In spring 2019 the Struwwelpeter-Museum in Westend closed its doors to prepare for a very special step: The move to the new old town. In the house in which Goethe's aunt Elba once lived and from whose windows the poet prince described the hustle and bustle of the chicken market in "Dichtung und Wahrheit" (Poetry and Truth), tribute is now paid to another famous son of the city: the Frankfurt doctor and psychiatrist Heinrich Hoffmann (1809-1894). Almost 175 years after he invented the "Struwwelpeter" for his son only a few hundred metres away from the rebuilt old town, the museum was reopened by Lord Mayor Peter Feldmann in a ceremonial act on 23 September 2019.
Now the world's largest collection of exhibits from the picture book classic in two attractive half-timbered houses on the chicken market, reconstructed according to historical models, is open to the public again. And this on an exhibition area that is almost twice as large as the old museum at 600 square metres. "We made it," said Beate Zekorn-von Bebenburg, who has run the Struwwelpeter Museum for almost 30 years, relieved when she presented the new building to representatives of the press and the first enthusiastic children. "The new museum is full of stories to discover. It's a place to learn, play, think and talk for all generations," the museum director described the house.
In addition to well-known exhibits, there are many new things to discover. The museum now offers enough space for special exhibitions and events. In addition to the popular playroom, there is also the opportunity to dive interactively into the world of Struwwelpeter via digital stations. Of course, the book's great success story will also be addressed. More than 35 million copies were printed in German alone. Struwwelpeter "speaks" more than 40 languages and 80 German dialects. And it has produced numerous imitations and parodies, many of which can also be seen in the interactive exhibition. Rare book exhibits, kitsch and art or even parodies should appeal to visitors of all ages. And you can also learn a lot about Heinrich Hoffmann himself: in portraits, letters, sketches and first editions, Heinrich Hoffmann is presented as an author and illustrator, psychiatry reformer, politically interested citizen, loving family father and convinced Frankfurt citizen.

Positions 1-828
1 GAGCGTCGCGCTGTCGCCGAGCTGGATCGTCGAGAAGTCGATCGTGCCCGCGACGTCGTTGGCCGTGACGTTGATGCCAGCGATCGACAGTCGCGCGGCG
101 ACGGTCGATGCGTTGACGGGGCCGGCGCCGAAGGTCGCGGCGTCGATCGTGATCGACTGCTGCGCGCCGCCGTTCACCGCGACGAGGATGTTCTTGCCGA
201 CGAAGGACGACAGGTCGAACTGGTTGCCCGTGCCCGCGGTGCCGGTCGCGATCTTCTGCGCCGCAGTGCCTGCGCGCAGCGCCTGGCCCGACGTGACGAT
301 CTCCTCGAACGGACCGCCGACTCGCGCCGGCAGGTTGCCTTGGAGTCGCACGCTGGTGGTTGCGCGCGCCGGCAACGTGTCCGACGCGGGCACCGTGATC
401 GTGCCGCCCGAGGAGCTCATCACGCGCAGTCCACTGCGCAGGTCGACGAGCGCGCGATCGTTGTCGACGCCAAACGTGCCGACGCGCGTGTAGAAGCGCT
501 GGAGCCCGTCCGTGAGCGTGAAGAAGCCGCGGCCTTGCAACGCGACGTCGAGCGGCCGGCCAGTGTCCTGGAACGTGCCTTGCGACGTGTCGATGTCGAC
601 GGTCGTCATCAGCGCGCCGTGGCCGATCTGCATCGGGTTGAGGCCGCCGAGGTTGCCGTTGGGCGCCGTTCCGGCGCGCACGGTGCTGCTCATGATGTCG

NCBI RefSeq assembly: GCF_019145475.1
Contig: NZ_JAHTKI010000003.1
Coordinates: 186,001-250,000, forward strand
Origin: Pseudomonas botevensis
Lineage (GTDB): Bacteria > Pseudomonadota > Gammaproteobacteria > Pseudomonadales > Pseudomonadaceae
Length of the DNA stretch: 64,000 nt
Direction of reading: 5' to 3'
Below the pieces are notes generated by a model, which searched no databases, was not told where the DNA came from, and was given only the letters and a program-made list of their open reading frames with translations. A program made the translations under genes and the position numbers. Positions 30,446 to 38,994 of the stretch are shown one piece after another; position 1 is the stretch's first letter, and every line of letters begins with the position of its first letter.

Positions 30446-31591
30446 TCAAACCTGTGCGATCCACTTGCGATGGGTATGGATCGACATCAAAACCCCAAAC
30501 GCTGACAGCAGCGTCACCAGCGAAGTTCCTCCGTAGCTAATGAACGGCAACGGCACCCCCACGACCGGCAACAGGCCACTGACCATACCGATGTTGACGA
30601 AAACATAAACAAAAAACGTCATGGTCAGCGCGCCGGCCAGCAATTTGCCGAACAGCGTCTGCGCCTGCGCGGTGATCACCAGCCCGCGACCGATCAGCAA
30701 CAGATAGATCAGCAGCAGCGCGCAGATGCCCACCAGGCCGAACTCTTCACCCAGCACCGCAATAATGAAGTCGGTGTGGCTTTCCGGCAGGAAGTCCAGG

At the ceremony, the Lord Mayor emphasized not only the importance of Heinrich Hoffmann, but also that of his most famous creation: "The Struwwelpeter belongs to Frankfurt's cultural heritage. I am therefore delighted that the museum has now found its place in the heart of the city and wish it all the best at its new location," said Feldmann, adding: "Struwwelpeter is like Frankfurt: a little rebellious, but with his heart in the right place. The head of the city highlighted one area in particular: "I am particularly pleased about the interactive hands-on floor for children. It is lived ‚culture for all‘. Therefore, it is good and reasonable that the city supports the Struwwelpeter-Museum from its budget."
Apart from the exhibition space on the 1st floor, the 2nd floor of the Struwwelpeter-Museum offers a lot of space for the exhibition. OG space for special exhibitions, whereby "Der kubanische Struwwelpeter" with works by the Cuban artist Noa, who has transferred Hoffmann's old illustrations wittily and colourfully into the present of the tropical island, from 24.09.2019 - 31.03.2020 makes the beginning. On the ground floor, a beautiful museum shop invites even visitors who do not want to see the exhibitions to visit the Struwwelpeter Museum. In the shop there are some really nice things to buy, like Struwwelpeter cups, funny magnets (the Hans-guck-in-the-air once and today is just great!), Struwwelpeter squeaking ducks to the different Struwwelpeter editions. In the foyer you can also make a selfie with one of three large, illuminated figures.
Address: Hinter dem Lämmchen 2 - 4, 60311 Frankfurt am Main
Opening hours: Tue - Sun 10 - 18 o'clock
Adults 7 €, reduced 3,50 €
Children 0 - 5 years free, from 6 years 3,50 €
family card: 19 €
More info at: www.struwwelpeter-museum.de